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Author Topic: Battery / Vanner Equalizer  (Read 1490 times)
Tikvah
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« on: September 10, 2013, 05:22:49 PM »

I have a very basic system as I grow.  For now I have a large marine 12v battery connected to a 2000 watt inverter (it's all I've got).
I keep it charged with my garage battery charger.  Everything works fine.

Can I connect the center tap of my Vanner Equilizer to the positive terminal battery and battery ground to the chassis and charge my 12v while driving?

We hope to keep the refrigerator on while on the road.  Works fine now,but I don't think I'll get a lot of hours without killing the battery unless I can keep it charged.

Dave
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« Reply #1 on: September 10, 2013, 08:09:27 PM »

You can get Dave's books directly from him

http://www.winlockgaley.com/
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Lin
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« Reply #2 on: September 10, 2013, 09:29:49 PM »

The Vanner Equalizer can be used to charge the 12v battery.  I do not remember the wiring configuration, but it is in Vanner's literature.
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Jon
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« Reply #3 on: September 11, 2013, 03:40:27 PM »

A Vanner equalizer is intended to maintain a charge on a set of batteries wired in series and parallel such that the batteries provide for loads of both 12 and 24 volts. A good example is the chassis batteries on a Prevost.

Most conversions now being built are set up so the house systems have both 12 and 24 volts available also. Those 12/24 volt systems can be discharged unequally so the Vanner equalizer does exactly as its name implies and assures all batteries in the set are equally charged.
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Jon

Current coach 2006 Prevost, Liberty conversion
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bevans6
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« Reply #4 on: September 12, 2013, 12:15:05 PM »

If you ever wondered what is inside a Vanner equalizer, here is the patent circa 1982 - the timeframe when most of our Vanner equalizers probably were produced.  http://www.google.com/patents/US4479083  Fig 7 is the schematic for the electron pushers

The concept is simple - a precision voltage divider formed by R12 and R13, a pair of 1% resistors, is connected between the 24 volt input and ground, and derives a reference voltage of 50% of the input voltage.  That is used to control the output of an autotransformer that is fed by a switching power supply that produces the output current on the 12 volt tap.

There is no reason a Vanner equalizer can't be used to generate current to charge a 12 volt battery, but you have to connect it properly.  One point - it can't be used as an equalizer and a converter (the configuration that charges a battery) at the same time, it can do one or the other.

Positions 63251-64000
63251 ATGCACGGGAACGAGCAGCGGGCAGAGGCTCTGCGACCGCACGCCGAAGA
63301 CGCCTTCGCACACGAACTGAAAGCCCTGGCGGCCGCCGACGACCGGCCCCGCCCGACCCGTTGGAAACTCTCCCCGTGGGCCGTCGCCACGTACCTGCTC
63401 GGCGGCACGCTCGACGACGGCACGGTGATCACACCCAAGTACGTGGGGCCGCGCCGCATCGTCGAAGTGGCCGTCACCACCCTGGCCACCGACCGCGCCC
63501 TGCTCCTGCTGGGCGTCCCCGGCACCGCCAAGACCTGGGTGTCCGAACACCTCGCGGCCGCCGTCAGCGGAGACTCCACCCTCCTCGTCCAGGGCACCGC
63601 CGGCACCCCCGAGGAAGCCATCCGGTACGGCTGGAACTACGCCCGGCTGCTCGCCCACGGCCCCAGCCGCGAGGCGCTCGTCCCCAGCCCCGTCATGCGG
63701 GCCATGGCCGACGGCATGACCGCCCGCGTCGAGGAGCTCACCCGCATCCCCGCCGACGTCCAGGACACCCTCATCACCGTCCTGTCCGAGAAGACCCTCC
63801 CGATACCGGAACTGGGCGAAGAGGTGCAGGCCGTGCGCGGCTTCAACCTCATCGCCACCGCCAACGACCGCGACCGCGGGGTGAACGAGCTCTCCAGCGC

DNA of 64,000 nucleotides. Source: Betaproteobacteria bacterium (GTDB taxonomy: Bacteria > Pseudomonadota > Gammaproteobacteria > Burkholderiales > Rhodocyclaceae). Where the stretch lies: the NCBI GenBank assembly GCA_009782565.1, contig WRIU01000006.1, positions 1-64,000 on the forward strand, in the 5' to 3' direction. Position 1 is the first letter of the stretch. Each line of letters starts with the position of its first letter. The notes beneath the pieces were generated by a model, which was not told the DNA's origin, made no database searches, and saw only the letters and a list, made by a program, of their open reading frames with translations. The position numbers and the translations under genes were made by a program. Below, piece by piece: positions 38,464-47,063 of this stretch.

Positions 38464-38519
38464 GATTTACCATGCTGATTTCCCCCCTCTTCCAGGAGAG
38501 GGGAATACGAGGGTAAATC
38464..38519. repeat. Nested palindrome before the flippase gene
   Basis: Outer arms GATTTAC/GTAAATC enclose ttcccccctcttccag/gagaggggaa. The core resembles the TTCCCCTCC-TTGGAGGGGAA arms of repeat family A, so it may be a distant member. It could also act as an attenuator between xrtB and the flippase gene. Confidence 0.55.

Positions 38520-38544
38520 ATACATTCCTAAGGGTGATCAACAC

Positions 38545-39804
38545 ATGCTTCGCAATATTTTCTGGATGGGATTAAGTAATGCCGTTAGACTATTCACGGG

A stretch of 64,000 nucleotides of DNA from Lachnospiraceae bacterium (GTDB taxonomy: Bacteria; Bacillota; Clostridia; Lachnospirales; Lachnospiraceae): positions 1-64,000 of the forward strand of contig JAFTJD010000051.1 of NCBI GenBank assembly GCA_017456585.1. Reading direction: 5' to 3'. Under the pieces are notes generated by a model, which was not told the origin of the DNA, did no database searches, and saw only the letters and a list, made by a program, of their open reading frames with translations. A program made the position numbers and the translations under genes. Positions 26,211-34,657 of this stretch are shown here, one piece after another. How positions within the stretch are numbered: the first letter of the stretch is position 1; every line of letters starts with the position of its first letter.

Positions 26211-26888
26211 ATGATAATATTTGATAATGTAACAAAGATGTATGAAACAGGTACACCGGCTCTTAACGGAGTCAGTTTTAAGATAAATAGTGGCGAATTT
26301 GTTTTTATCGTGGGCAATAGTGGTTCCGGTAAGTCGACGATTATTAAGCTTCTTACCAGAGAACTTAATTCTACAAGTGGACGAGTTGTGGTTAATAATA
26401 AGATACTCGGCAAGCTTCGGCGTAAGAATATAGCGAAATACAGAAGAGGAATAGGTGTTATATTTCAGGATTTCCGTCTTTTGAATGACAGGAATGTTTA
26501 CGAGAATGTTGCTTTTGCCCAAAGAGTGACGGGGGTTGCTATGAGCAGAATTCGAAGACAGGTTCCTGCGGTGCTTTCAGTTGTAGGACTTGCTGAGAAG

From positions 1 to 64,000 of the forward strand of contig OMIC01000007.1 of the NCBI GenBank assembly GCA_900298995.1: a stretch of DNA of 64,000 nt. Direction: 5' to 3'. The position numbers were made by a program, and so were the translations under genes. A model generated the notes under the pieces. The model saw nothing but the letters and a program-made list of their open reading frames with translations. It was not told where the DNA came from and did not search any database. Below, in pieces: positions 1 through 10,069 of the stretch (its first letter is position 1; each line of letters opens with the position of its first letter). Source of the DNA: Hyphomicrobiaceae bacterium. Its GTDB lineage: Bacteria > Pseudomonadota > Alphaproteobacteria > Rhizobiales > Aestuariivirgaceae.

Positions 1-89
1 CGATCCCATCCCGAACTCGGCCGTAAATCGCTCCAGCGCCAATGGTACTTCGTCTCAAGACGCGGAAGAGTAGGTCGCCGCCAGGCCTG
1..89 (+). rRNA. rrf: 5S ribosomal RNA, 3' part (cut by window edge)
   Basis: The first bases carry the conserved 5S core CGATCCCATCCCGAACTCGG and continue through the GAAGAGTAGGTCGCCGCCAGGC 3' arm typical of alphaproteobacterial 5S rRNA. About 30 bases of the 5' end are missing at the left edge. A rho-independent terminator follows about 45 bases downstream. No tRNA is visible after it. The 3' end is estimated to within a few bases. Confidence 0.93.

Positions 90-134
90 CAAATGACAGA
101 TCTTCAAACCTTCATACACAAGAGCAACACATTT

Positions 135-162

When connected as an equalizer it has two 12 volt batteries connected, one is the "loaded" battery connected between ground and +12V, and the other is the "source" battery, connected between the +12V and the +24V terminals (loaded and source are my terms, not Vanners).  In this situation both batteries get charged from the 24 volt source and the Equalizer forces the voltage to remain exactly equal (within 1%) between them.  All 12 volt loads are connected to the loaded battery.  If a load is present (you turn on some lights or a radio or whatever) the current to the load comes from the loaded battery, but that pulls it's voltage down below 50% of the 24 volt voltage.  The Equalizer supplies half of the load current from the 24 volt source (if the alternator is running) or from the "source" battery if not.  That makes it look like the two 12V batteries are in parallel and each is supplying half the current.  They aren't really in parallel, of course - they are supplying power not only to the load, but also to the switching power supply that is creating the current to equalize the load on the pair of batteries.  The key point here is that there are always a pair of batteries connected to the terminals of the Vanner, they are equal in size and capacity, and they always stay at the same voltage level and are therefore equally charged.

If you connect the Vanner as a converter, you supply it with a 24 volt source and it puts out a 12 volt current on it's 12 volt terminal.  In this case, the loaded battery is separate from the 24 volt supply.  You do not have a pair of 12 volt batteries connected with the center tap connected to the Vanner's 12 volt terminal, you just have one loaded battery and a separate 24 volt source (which could be an alternator and a set of start batteries in the case of a bus).  Here, the Vanner takes in current on it's 24 volt terminal, divides it very accurately in half and sends it out on the 12 volt terminal to supply loads, or in this case charge a 12 volt battery.  It will do this up to the current limit of the Vanner.  If you look on the Vanner manual   http://www.vanner.com/manuals/65-60.pdf   page 8 there is a diagram labeled "Caution Adding 12V Batteries" and the left hand diagram titled "acceptable" is the setup you want.  If you look at that diagram, the bus alternator is on the left, the bus start batteries are Battery A and Battery B, and the house batteries are on the right.